It may be noted from the top plan view of FIG. 2 that the solenoid structures 19 and 27 are slightly displaced from one another. Thus, the carbonated water passage 15 is inserted into ring chamber 85 slightly displaced from a diameter. As the carbonated water passes around ring chamber 85, the size of the ring chamber is decreased after each opening 93 in order to have the carbonated water passing through each of the openings 93 be substantially equal to that passing through the other openings 93. Thus, in the preferred embodiment disclosed herein, a step 95 decreases the size of ring chamber 85 by one-third, so that portion 97 of the chamber 85 is two-thirds the size of ring chamber 85 at carbonated water outlet 83. Similarly, a step 99 further decreases the size of the portion 101 of ring chamber 85 to one-third the size of chamber 85 at outlet 83.

From vortex chamber 87, the carbonated water having an increased velocity and some imparted swirl is conveyed through a diffuser opening 103. Diffuser opening 103 is formed by a space between a diffuser element 105 and the concentrate tube 89. Diffuser element 105 has a frusto-conical internal cavity defined by the surface 107. Thus, as the carbonated water is conveyed through diffuser openings 103 it will pass along the expanding space between surface 107 of diffuser element 105 and the outer surface of concentrate tube 89. As the carbonated water passes through this enlarging volume, its velocity will be decreased. In this same volume, there are located one or more ribs 111 that extend along the concentrate tube 89 and outwardly toward the frusto-conical surface 107 of diffuser element 105. As may be seen in FIG. 4, a total of five such ribs are employed in this preferred embodiment, but this number may be varied. Ribs 111 serve to decrease the swirl in the carbonated water coming from vortex chamber 87.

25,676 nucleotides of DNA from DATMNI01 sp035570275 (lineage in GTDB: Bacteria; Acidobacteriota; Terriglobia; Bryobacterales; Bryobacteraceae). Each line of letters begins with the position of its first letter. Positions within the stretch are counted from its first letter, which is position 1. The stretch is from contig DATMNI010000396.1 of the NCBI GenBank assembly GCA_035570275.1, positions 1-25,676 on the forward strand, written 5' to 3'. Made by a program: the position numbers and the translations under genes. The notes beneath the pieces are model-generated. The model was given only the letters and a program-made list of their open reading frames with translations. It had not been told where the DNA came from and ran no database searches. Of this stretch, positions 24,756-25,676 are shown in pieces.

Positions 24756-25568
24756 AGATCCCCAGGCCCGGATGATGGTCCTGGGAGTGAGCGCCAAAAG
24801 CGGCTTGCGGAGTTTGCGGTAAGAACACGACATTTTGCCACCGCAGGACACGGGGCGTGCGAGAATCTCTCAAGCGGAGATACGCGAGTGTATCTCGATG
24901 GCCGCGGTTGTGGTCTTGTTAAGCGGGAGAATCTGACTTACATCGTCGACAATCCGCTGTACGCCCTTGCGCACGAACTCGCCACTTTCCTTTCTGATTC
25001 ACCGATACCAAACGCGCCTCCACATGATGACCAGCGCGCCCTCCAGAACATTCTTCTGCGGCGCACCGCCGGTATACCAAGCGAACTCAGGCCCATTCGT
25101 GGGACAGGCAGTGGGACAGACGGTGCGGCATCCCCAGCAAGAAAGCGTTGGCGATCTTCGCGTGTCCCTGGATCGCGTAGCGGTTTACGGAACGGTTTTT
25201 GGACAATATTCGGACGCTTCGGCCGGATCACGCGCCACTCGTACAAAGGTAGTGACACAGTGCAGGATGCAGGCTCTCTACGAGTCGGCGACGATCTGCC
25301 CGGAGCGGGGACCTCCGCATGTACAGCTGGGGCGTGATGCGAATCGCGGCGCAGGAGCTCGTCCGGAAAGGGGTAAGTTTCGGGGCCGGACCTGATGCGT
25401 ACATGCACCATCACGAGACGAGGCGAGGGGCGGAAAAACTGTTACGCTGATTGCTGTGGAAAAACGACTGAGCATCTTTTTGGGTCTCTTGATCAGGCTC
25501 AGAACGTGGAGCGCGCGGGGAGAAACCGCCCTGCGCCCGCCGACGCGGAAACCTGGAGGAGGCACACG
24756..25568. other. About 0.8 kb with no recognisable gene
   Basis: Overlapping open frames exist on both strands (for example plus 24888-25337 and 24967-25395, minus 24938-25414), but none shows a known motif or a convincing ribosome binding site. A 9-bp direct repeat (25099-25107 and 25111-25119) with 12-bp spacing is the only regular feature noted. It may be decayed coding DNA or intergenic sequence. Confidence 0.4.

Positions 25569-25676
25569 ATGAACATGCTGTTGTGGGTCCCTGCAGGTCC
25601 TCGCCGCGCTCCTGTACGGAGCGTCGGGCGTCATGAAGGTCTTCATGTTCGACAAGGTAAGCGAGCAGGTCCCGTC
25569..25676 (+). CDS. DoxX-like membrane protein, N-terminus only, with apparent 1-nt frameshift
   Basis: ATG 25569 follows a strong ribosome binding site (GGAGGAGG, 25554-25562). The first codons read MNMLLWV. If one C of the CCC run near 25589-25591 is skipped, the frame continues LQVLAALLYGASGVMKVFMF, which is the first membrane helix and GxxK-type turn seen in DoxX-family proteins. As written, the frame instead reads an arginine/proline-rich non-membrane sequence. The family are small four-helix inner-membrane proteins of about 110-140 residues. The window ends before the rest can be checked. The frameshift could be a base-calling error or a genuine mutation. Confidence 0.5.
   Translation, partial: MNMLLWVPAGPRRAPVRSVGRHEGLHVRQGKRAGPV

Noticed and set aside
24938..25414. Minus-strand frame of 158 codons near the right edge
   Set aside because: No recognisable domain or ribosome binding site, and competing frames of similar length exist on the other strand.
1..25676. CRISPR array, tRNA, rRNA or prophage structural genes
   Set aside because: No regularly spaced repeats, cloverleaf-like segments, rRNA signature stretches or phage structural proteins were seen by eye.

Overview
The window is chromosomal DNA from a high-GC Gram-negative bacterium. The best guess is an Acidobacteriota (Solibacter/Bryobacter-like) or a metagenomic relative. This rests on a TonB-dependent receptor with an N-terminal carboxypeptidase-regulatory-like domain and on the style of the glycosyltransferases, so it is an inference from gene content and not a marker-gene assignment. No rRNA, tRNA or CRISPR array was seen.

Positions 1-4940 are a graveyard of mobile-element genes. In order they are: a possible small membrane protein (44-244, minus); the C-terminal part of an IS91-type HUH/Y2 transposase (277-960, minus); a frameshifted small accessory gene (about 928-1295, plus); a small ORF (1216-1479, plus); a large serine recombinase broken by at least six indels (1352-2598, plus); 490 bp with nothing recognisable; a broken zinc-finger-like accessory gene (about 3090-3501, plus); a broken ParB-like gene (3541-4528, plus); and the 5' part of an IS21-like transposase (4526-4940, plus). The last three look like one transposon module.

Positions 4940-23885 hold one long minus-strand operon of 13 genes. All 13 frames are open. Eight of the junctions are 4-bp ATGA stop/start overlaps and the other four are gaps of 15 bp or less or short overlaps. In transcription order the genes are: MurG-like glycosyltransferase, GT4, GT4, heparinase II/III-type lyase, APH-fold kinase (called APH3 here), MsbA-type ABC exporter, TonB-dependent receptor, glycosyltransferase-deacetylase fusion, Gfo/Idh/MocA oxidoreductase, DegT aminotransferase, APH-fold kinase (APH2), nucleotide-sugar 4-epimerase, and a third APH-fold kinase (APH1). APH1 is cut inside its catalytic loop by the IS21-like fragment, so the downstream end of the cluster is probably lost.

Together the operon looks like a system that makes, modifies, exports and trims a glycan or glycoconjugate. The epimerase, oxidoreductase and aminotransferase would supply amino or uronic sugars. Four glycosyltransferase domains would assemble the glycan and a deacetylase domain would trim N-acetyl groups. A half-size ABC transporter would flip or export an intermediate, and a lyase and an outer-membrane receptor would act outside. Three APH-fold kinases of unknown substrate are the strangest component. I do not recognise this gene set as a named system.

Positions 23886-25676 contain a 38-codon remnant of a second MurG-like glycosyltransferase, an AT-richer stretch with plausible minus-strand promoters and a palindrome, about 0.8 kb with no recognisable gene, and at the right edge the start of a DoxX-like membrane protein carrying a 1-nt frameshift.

Beyond the large end of the frusto-conical cavity in diffuser element 105, a protruding shoulder 113 is formed on concentrate tube 89. The upper portion 115 of this protruding shoulder 113 is shaped to impede the flow of carbonated water and to fill the space between surfaces 107 and 109 with the carbonated water. The lower portion 117 of protruding shoulder 113 is formed to decrease the velocity of the carbonated water to a desired value before the water passes into a nozzle 119.